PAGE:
Woodbridge takes Australia to brink

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Todd Woodbridge entered the pantheon of Australian Davis Cup greats yesterday with the words of his all-time hero ringing in his ears. When the 32-year-old stepped out on to the temporary grass court of the Rod Laver Arena to face Spain in the doubles rubber of the Davis Cup final here, he became Australia's most capped player.

His 29th appearance, passing the previous record held for 64 years by Adrian Quist, was marked by a stirring display as Woodbridge and his partner, Wayne Arthurs, dismantled the Spanish in straight sets to give Australia a 2-1 lead heading into the reverse singles.

Woodbridge, with 15 Grand Slam titles and 78 Tour titles to his name, now stands alone atop a revered list of Aussies. One of them, Ken Rosewall, presented the home players with their specially numbered tracksuits earlier in the week - and, for Woodbridge, his words of encouragement proved inspirational.

Immediately after the 6-3 6-1 6-3 triumph over Alex Corretja and Feliciano Lopez, Woodbridge paid tribute to the squad of 1953 who beat the Americans 3-2. "Fifty years ago at Kooyong they played a great match. Thank you for that inspiration, Ken," he said.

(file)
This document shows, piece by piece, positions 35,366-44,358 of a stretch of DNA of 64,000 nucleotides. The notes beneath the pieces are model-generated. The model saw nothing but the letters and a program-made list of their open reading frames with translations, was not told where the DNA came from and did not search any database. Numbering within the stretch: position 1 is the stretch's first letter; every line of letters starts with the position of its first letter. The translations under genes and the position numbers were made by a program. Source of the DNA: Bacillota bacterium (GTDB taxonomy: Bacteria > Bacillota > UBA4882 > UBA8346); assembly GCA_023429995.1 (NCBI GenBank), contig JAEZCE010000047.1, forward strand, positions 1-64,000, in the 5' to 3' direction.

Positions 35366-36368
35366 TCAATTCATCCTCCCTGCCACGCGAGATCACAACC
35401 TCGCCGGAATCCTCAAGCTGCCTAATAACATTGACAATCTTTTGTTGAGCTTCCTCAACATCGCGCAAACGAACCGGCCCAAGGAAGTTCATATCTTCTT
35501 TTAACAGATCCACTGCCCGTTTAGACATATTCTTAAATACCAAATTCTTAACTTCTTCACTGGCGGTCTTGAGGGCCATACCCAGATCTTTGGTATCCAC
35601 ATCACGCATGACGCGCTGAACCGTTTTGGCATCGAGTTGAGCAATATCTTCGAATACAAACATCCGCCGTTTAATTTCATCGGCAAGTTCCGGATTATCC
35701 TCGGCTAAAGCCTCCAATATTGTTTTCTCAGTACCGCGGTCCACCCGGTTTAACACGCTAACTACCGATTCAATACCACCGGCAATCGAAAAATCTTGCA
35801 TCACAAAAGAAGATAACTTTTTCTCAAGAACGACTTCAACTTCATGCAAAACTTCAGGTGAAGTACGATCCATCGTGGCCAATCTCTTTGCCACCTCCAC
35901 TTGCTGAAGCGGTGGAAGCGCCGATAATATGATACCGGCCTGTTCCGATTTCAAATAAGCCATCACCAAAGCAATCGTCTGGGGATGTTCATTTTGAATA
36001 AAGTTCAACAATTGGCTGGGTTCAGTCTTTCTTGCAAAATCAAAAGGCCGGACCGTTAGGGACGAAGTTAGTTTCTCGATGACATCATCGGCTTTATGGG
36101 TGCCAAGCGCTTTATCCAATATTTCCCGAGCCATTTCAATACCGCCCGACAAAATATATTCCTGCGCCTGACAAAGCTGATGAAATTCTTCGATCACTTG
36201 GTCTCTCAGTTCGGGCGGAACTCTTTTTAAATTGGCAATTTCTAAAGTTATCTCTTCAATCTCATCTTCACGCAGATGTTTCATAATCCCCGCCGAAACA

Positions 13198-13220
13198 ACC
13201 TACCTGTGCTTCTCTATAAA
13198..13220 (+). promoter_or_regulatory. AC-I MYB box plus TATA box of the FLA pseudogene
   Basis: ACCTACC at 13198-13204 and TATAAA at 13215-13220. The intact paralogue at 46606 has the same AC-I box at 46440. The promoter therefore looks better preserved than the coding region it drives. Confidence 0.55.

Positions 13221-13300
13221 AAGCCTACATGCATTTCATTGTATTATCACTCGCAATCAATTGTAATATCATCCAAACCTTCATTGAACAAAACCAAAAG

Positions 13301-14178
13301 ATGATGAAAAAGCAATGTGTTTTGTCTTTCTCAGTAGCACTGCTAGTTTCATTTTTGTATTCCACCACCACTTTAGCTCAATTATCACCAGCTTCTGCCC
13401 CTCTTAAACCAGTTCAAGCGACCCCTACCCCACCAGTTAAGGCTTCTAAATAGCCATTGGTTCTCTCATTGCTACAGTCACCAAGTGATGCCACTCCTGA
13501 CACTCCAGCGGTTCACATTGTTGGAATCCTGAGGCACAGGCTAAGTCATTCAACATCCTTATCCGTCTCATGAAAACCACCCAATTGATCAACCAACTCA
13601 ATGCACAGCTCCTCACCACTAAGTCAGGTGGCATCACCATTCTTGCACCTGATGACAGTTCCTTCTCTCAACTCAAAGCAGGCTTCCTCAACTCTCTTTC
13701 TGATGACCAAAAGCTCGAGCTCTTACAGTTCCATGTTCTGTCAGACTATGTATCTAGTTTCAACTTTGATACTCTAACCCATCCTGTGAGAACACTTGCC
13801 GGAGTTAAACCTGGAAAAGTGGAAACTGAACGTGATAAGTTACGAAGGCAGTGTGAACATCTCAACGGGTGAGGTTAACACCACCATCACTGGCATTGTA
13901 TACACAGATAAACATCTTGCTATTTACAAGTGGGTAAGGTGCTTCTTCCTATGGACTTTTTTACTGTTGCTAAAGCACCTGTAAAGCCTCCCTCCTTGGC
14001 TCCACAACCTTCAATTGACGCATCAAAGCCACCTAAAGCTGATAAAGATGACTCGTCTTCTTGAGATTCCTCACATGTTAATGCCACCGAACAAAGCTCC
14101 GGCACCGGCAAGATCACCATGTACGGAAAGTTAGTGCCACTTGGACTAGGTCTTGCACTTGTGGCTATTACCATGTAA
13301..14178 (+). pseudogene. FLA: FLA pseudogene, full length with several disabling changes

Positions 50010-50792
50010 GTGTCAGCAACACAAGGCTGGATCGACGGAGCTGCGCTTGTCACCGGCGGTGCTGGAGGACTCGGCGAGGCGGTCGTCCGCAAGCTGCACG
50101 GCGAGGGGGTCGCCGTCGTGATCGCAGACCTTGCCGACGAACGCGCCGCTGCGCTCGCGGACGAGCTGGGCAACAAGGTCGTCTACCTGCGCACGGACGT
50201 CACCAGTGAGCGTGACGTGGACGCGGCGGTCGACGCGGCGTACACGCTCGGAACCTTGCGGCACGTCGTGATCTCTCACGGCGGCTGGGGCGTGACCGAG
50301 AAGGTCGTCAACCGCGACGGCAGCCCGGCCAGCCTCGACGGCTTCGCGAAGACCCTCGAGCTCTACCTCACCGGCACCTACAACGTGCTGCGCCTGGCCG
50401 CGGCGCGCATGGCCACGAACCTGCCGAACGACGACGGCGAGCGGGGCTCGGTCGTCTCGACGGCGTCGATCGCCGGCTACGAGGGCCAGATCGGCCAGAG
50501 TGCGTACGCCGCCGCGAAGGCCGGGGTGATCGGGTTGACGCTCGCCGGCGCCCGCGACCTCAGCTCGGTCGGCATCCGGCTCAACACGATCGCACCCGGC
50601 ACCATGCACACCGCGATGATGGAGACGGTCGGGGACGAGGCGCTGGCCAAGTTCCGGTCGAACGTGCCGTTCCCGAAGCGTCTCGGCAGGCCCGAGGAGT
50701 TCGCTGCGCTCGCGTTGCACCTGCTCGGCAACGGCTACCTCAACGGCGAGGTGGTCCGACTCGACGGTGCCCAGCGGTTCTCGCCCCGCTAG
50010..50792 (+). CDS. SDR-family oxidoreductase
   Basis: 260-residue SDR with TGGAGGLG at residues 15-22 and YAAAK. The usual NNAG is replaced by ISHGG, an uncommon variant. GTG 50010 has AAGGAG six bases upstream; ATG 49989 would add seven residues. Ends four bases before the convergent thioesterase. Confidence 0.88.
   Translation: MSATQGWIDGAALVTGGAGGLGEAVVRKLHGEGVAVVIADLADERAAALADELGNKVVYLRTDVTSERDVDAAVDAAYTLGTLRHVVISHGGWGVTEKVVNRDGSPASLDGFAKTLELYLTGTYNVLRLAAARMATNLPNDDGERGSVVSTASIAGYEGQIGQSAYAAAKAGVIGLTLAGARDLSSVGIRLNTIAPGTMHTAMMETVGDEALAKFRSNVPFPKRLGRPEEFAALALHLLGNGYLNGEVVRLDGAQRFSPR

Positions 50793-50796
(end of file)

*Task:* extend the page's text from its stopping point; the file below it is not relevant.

Later, Woodbridge explained why he had felt it important to acknowledge Rosewall. "Ken presented us with our new numbers representing Australia, and he talked about how it was to represent your country and play well," he said. "For me he is an inspiration. I grew up with his poster above my bed."

The moment took on added poignancy given this could have been Woodbridge's final Davis Cup appearance. If either Mark Philippoussis or Lleyton Hewitt can seal the win today, he will consider calling it a day.

Despite all that experience of victory in Grand Slam finals and high-pressure matches, this was the finest doubles performance Woodbridge can recall turning in. "I think I've played a couple of Wimbledon finals where I've played that standard, but this is probably the outstanding one," he said.

The only thing that did go Spain's way was the organisers' successful attempt, second time round, at playing their national anthem. The opening ceremony was wrecked when trumpeter James Morrison played the Republican anthem of the 1930s, and in one fell swoop inadvertently offended the Spanish monarchy.

Yesterday, it was the turn of the Australian official supporters' club, The Fanatics, to insult the visitors as they waved around a blow-up doll dressed in a Spanish football shirt and sang songs directed at Corretja. The fans had accused Corretja of making a throat-slitting gesture at them during the 2000 final in Barcelona, won by Spain, and vowed to get their own back.